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Franz Eggenschwiller (1930-2000)

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Discovering “new” artists is one of the nicer thing of writing a daily blog. And writing a blog on this artist is a pleasurable experience since i like his art .  Mix total astraction wit constructivist art and use very delicate colors and you get an impression of the art Eggenschwiller stands for. Born in 1930 het must have known the abstract painters from his generation, but this does not show. His art is original and although not very well known, deserves to be presented in exhibitions and galeries. This is one of the goals the Eggenschwiller-Wiggli foundation has set for themselves.

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Eggenschwillers works must be known with a much larger public than these are known now. Works by Franz Eggenschwiller are present in the Solothurn Museum and http://www.ftn-books.com has the most important publication on this artist available.

eggenschwiler

 

 

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the Stuyvesant Foundation

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I have a weakness for the Stuyvesant Foundatio. The foundation was founded by Alexander Orlow of Turmac company who had the brilliant idea to bring great art works among his factory workers by placing the art in the middle of the production. This meant that many large sized works were purchased over a period of 30 years. Zero, Cobra en abstract expressionism being the most important among these works.  For most of the collection they had one thing in common. Their size was large and larger, since the works had to be seen by the people who worked a fair distance from them.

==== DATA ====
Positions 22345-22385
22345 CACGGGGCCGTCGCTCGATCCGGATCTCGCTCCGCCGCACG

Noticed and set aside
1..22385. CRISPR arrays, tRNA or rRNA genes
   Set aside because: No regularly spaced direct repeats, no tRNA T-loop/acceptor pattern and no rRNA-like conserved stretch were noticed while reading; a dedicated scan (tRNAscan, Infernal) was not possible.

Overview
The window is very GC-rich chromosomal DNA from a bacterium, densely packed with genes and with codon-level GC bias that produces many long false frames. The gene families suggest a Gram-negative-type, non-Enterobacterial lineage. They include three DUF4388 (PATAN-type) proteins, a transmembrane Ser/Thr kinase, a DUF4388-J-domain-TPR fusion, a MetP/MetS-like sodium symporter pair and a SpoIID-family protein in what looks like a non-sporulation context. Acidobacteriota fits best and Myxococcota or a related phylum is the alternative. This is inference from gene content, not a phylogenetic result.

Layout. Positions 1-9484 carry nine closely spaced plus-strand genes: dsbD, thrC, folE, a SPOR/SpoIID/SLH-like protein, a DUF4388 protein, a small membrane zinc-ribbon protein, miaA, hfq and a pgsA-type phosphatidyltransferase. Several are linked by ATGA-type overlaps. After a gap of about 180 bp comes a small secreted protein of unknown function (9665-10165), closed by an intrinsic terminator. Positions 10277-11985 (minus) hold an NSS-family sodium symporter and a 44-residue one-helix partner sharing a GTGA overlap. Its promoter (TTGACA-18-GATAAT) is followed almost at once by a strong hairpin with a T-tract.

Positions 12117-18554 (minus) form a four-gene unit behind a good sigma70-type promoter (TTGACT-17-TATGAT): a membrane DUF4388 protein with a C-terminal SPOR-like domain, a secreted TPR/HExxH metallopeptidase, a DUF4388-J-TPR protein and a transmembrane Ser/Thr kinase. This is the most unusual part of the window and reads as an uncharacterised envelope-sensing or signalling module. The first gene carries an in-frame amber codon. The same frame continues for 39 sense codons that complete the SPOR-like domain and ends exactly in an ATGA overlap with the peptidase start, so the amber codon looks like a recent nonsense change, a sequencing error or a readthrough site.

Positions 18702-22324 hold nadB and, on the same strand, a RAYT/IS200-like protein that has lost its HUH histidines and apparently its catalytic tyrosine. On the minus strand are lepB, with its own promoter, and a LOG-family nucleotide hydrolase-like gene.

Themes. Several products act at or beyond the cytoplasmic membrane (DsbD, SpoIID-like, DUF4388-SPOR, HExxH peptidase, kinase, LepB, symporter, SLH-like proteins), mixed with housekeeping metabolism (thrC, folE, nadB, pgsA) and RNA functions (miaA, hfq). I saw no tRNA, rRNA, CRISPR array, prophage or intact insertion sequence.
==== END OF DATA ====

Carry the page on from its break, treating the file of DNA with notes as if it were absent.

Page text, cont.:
The following article appeared in the Telegraph a few days before the first auction was being held. In total there were 3 auctions. Personally i thought the first was exceptional, the second very good and the third was filled with the leftovers. I was lucky to buy one of the best Gerard Verdijk paintings ever in the 2nd auction at AAG. My luck….it is too large for many, so no bids were placed after the initial price set by the auctioneer.

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The cream of one of Europe’s most highly regarded corporate art collections is to be dispersed by Sotheby’s next week in spite of efforts by civil authorities and art experts to preserve it and turn it into a museum. Known as the Peter Stuyvesant collection, it originated in the late 1950’s when Alexander Orlow, managing director of Turmac Tobacco, which made the popular Peter Stuyvesant brand of cigarettes in its factory in Zevenaar, Holland, decided his workforce needed something to cheer them up. “However complicated the operations of a machine may look, it soon becomes monotonous to a factory worker,” he said.

His solution was to buy art – preferably big, colourful abstract paintings – and in 1960 commissioned 13 artists from different European countries to make works on the theme of “joie de vivre” to hang in the factory’s production halls. The experiment was so popular that in the following year he invited William Sandberg, formerly the director of Amsterdam’s Stedelijk Museum, to expand the collection. Over the next 50 years, the collection grew under the supervision of a series of former Dutch museum directors.

However, in 2000, Turmac was swallowed up by the British American Tobacco Company (BAT), and the art collection renamed the BAT Artventure collection. But there was not to be much in the way of artistic venture in store. In June of 2006 it was announced that the Zevenaar factory would close with the loss of 570 jobs, so that European production could be concentrated in Germany and Poland. That left over 1,400 works in the art collection valued at some 23 million pounds looking for a new home.

Jan de Ruiter, the mayor of Zevenaar, supported by Martijn Sanders, chairman of the Advisory Committee on the Future of the Stedelijk Museum, looked for a way to buy the collection and keep it locally, possibly as a wing of the museum. But “BAT did not really want to make a deal,” said de Ruiter. It went to Sotheby’s instead.